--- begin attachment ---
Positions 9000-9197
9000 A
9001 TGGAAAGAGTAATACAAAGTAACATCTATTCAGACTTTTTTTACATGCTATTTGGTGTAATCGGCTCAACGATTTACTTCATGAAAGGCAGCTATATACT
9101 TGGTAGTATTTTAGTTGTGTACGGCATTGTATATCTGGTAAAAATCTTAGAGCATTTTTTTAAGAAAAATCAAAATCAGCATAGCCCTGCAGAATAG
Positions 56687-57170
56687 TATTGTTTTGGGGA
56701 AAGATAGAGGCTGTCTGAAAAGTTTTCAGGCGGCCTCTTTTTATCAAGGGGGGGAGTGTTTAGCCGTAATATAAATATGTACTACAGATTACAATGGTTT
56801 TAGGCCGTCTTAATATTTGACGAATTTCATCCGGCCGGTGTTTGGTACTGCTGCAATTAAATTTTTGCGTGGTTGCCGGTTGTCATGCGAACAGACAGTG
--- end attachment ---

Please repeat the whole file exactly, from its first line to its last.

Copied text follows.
Positions 9000-9197
9000 A
9001 TGGAAAGAGTAATACAAAGTAACATCTATTCAGACTTTTTTTACATGCTATTTGGTGTAATCGGCTCAACGATTTACTTCATGAAAGGCAGCTATATACT
9101 TGGTAGTATTTTAGTTGTGTACGGCATTGTATATCTGGTAAAAATCTTAGAGCATTTTTTTAAGAAAAATCAAAATCAGCATAGCCCTGCAGAATAG
Positions 56687-57170
56687 TATTGTTTTGGGGA
56701 AAGATAGAGGCTGTCTGAAAAGTTTTCAGGCGGCCTCTTTTTATCAAGGGGGGGAGTGTTTAGCCGTAATATAAATATGTACTACAGATTACAATGGTTT
56801 TAGGCCGTCTTAATATTTGACGAATTTCATCCGGCCGGTGTTTGGTACTGCTGCAATTAAATTTTTGCGTGGTTGCCGGTTGTCATGCGAACAGACAGTG